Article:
Equal parts slightly entertaining and just plain cringe worthy, this sequel to one of Will Ferrell’s best comedy films does not live up to expectations. All the cast have returned, as news anchorman Ron Burgundy and his team are put on the night shift of the new innovative 24hrs news channel, and to liven things up they effectively invent reality television. The very heavy advertising unleashed for the movie to give it a chance against the likes of The Hobbit, has ruined a lot of the comedy as cinema goers will be familiar with many of the jokes by now, and some of the others could have been good but the delivery is just not quite right. Keeping some laughs and losing others to just plain silliness, the film is redeemed somewhat by having a pretty good scene toward the end with a smorgasbord of famous faces joining in. Starring Ferrell, Steve Carell, Paul Rudd, David Koechner, Christina Applegate, Meagan Good, Kristen Wiig and James Marsden.
Lots to like and lament in this, rather like last year’s first instalment ‘An Unexpected Journey’, including the realisation that Smaug is not pronounced ‘Smawg’, which sounds great, but rather should be uttered as ‘Smowg’, which sounds crap. At least, if we are to believe Martin Freeman’s Bilbo, who finally meets the great red dragon in person (voiced by man of the hour Benedict Cumberbatch, and yes dragons can talk, as well as type). Having a particular vested interest in seeing how well the animated creature bears up, I have to say I am impressed – even if he does seem to be a little easy to give the run around, certainly the hubris of Bilbo and his dwarves to rob him of his rightful home and treasure is deserving of some toasty punishment.
Like part one, for the 3D releases (not for the 2D ones I believe – check with your cinema) this was filmed with a double frame rate (48 frames per second instead of the normal 24 that pretty much every other film in history has been made with) and director Peter Jackson has stated that he listened to criticism of the technology before and endeavoured to ensure the film had a more ‘cinematic’ look this time. Well, for large chunks of footage MISSION FAILED – the negative aspects of this high speed rate largely disappear as the film progresses, but initially there are several scenes where things are happening laughably quickly. A scene with Gandalf (Sir Ian McKellen gives another fantastic performance as everyone’s favourite wizard) and Thorin in a Bree tavern (The Prancing Pony one presumes) sees sharp clear images that would be more at home in a made for TV episode of something, with the patrons zipping ludicrously about in the background. Surely someone working on it noticed it looked daft? Some of the effects (look out for the giant bumblebees that appear around Bilbo) also simply look fake, whilst others are fantastic: like most of the last third, and there is a scene featuring a captured orc at one point – the makeup and prosthetics would have us believe we’re looking at a real humanoid that once inhabited the Eurasian plate. In terms of the decision to even attempt a high speed frame rate – the cinematography from the original Lord of the Rings films was amazing, there really was no need at all to change it, and here, as well as the aforementioned misgivings, more could have been made of the natural beauty of Middle-earth/New Zealand in this instalment.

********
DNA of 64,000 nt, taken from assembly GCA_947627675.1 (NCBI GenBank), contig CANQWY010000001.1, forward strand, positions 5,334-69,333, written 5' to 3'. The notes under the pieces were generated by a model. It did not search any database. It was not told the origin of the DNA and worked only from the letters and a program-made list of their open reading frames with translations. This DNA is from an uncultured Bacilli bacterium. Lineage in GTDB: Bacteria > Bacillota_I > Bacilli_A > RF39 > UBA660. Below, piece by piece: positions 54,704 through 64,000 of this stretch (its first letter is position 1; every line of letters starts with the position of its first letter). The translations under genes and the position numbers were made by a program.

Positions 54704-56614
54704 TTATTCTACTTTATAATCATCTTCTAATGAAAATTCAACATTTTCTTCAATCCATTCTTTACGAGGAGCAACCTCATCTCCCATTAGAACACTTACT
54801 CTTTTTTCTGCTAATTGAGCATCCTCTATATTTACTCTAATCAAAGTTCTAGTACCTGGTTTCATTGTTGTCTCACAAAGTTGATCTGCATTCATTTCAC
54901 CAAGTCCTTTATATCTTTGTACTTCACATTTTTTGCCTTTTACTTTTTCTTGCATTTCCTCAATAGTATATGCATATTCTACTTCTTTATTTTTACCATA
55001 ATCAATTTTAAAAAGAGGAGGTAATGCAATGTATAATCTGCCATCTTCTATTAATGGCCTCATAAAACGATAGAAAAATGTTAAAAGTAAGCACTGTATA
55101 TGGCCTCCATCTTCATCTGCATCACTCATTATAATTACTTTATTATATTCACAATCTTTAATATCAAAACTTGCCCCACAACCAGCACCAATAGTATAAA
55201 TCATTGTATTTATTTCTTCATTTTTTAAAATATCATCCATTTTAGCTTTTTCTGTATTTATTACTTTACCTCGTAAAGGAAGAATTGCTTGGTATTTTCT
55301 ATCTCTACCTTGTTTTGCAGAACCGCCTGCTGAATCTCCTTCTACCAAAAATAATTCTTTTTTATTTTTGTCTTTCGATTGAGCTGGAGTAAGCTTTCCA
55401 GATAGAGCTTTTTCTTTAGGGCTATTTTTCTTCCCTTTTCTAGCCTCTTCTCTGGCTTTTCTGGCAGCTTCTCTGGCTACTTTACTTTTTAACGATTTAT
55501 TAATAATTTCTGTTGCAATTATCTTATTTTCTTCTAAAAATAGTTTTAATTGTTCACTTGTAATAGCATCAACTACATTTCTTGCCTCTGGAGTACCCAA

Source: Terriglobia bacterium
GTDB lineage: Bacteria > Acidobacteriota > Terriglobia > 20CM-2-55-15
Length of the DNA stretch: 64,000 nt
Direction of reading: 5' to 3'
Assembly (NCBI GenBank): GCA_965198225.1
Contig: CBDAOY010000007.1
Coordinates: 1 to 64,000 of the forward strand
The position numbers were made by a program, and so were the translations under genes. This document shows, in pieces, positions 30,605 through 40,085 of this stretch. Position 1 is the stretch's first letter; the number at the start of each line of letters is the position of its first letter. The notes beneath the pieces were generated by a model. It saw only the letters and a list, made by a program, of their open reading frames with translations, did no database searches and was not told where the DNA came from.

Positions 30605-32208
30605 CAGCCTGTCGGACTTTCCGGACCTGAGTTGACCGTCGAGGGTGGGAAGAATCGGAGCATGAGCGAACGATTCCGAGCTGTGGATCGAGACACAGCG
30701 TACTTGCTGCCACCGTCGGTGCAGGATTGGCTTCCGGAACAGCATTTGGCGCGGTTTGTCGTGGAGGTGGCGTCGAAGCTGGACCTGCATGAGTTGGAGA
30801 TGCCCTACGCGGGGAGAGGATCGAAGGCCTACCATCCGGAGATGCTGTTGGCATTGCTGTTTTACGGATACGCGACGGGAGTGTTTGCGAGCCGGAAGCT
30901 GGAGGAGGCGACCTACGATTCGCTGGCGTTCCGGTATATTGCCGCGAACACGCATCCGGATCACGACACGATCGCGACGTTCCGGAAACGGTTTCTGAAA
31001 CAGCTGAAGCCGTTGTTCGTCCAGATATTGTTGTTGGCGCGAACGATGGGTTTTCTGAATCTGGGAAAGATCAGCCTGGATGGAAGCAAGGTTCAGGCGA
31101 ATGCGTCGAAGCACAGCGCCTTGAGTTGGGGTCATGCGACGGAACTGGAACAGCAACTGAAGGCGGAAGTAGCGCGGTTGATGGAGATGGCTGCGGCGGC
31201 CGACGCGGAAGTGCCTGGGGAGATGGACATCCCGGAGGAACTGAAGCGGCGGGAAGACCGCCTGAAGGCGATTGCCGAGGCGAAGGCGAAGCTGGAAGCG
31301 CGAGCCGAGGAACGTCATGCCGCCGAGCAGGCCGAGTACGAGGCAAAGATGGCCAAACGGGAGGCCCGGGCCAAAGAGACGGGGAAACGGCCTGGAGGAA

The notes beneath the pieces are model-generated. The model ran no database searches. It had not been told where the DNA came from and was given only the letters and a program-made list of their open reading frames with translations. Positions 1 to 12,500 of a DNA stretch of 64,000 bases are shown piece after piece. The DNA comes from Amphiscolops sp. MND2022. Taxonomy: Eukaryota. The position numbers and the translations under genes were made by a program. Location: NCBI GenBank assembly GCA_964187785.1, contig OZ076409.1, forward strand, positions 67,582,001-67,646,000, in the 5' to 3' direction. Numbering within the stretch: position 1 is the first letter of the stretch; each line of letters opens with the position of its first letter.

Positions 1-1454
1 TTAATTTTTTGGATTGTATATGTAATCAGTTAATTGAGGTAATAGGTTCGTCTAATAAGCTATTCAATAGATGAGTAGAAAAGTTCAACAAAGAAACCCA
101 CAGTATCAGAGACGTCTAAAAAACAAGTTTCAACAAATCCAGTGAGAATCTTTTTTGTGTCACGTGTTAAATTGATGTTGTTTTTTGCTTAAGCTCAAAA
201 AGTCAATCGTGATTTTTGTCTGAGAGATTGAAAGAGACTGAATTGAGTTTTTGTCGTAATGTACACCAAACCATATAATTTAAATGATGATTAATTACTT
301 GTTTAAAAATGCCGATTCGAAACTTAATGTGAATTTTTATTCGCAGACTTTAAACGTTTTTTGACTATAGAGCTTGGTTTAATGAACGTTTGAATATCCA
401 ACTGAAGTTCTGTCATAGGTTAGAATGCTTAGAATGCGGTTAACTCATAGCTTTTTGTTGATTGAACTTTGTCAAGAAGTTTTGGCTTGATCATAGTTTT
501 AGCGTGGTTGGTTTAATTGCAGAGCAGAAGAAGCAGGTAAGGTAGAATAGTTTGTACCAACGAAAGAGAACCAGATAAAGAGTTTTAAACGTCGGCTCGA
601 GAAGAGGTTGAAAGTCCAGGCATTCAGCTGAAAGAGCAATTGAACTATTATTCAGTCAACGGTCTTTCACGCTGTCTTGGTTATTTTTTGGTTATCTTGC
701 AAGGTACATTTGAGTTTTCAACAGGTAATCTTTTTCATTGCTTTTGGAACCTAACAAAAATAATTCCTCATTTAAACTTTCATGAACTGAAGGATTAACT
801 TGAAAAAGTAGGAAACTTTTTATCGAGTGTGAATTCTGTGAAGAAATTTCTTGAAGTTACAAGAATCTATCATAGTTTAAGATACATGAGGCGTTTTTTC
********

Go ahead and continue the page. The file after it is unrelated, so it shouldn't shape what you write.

Jackson does seem to have listened to other criticisms and made better adjustments though – here the bad guys are nowhere near as squishy as before, although they remain pretty hopeless. We meet some new elves in the guise of Thranduil, played by Lee Pace, and Tauriel, played by Evangeline Lilly who was the absolute perfect choice for the part and seems to love every moment of her role, and the return of Orlando Bloom as a supposed to be younger but not really pulling it off Legolas. Those with a keen memory of ‘An Unexpected Journey’ will no doubt be puzzled as to why the eagles which saved the adventuring troupe did not take them all the way to The Lonely Mountain, and instead part two opens with them being chased by the same pesky wargs that the eagles purported to take them away from. This should really have been explained in the film, but the reason is either that the eagles believe in the balance of nature and don’t want to interfere too heavily on one side of any conflict, as Tolkien would ascribe to, or that they have a sense of humour, or indeed that they would also not really like a nearby, enormous sleeping dragon be woken up any time soon if it can be avoided.
The adventure is continued in a pleasingly convincing way, although I would probably suggest that seeing it in 2D is going to be by far the best way to enjoy it. It still feels like Lord of the Rings ‘lite’, a more palatable version for a younger audience which is in keeping with the novel but will still slightly annoy adult viewers. Nevertheless, the final part is set up to be the best of the bunch, and delving back into Middle-earth still feels suitably exciting.
Alas, there is no extra scene at the end of the credits. I certainly know what I would like to have seen a little sneak preview of ….
A film hot on the heels of Walter Salles’ perspective on the Beat Generation of Jack Kerouac and co released earlier this year. Here, the story focuses on the coming of age of budding poet in the making Allen Ginsberg (Daniel Radcliffe) and his erotic fascination with Lucien Carr (Dane DeHaan) whilst the two of them studied together at Columbia university in 1940’s New York City. I wasn’t expecting to get anything out of this, and was simply envisaging more pretentious glorification of just how self absorbed they all were, as they continue to drag their lives into ever increasing circles of depravity, a vicious symbiosis with their writing careers (misery and poetry do often go hand in hand) all whilst the audience ask themselves who exactly would want anything to do with these people?